Q    But the fact that it went beyond and into a criminal investigation seems to suggest that it's a little bit worse than you had led us to believe.  I think King's office said that it's an indication that our security was placed at risk by people who wanted to help Hollywood make a movie. 

MR. CARNEY:  Well, first of all, I think that that's not -- your memory of the discussions that we had from here had to do with charges by that Congressman and others about White House -- what the White House's role in informing people who are doing stories on or other things on the bin Laden raid was.  Again, on this particular matter, I would refer you to the Pentagon.  I just don't have anything for you on it.

Ed.

Q    If Speaker Boehner's idea of just taxing people making a million dollars or more is so bad and unbalanced, why did the President propose that in September of 2011 -- he had the millionaire's tax, when he came out in the Rose Garden?

MR. CARNEY:  First of all, that's an entirely different proposal.  The President has always supported expiration of the Bush-era tax cuts for those making more than $250,000.  That is a position he has held since the time he took office.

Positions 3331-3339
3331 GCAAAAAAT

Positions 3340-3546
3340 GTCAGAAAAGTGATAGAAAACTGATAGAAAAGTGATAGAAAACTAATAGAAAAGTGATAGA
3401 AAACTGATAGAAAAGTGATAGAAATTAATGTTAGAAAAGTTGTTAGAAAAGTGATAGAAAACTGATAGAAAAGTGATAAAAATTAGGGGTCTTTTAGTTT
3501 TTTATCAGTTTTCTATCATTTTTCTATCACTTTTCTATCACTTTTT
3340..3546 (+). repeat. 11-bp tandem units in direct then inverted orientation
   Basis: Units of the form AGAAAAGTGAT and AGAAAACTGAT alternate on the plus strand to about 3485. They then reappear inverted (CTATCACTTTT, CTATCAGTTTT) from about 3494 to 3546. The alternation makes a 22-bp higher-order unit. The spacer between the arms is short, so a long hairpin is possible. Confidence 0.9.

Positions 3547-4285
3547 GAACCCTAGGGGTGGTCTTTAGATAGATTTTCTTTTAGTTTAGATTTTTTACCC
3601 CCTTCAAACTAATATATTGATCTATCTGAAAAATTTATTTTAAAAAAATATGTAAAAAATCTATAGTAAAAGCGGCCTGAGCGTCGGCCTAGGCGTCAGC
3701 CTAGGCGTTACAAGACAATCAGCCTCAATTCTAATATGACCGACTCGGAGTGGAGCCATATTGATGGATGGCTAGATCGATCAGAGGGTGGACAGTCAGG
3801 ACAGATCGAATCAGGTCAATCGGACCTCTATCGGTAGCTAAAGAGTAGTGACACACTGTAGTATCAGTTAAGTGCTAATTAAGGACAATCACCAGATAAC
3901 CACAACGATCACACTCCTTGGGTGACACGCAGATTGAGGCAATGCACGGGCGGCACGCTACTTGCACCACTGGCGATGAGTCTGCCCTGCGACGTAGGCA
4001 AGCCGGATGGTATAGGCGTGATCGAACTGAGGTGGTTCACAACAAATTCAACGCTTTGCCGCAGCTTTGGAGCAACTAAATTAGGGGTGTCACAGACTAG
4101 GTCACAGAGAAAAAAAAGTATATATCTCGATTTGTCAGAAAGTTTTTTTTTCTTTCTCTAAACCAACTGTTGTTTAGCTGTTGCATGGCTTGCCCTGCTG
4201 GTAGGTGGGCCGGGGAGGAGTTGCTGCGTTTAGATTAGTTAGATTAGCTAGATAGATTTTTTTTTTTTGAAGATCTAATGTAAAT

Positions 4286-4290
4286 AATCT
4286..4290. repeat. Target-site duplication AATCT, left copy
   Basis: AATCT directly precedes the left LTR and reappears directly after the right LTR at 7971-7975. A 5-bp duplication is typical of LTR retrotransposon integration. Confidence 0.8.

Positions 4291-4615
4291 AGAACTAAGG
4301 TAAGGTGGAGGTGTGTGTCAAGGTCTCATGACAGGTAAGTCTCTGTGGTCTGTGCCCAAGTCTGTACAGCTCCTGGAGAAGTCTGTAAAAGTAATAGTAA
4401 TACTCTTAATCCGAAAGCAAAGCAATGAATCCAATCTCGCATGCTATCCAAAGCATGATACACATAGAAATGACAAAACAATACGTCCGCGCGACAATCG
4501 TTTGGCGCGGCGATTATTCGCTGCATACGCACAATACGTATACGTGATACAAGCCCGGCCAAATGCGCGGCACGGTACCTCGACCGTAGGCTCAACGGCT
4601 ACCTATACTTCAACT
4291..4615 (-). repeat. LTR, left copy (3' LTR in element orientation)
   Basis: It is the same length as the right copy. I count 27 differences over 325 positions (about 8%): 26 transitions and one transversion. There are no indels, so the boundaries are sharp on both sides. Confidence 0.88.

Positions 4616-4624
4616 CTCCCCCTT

There have been other proposals including the so-called Buffett Rule that would address the problem of millionaires and billionaires not paying, for example -- and this goes to other -- this goes beyond issues of income tax, because one of the reasons why the Buffett Rule, for example, was something the President supports -- supported and supports -- is because we have the issue of carried interests, which enables billionaires to pay a lower tax rate if they're hedge fund managers or private equity investors, to pay at a much lower rate than probably you and I pay. 

Q    The New York Times at the time said, "his idea" -- the President's idea -- "of a millionaire's minimum tax would be prominent in the broad plan for long-term deficit reduction that he will outline at the White House.”  So the President thought that a millionaire’s tax was --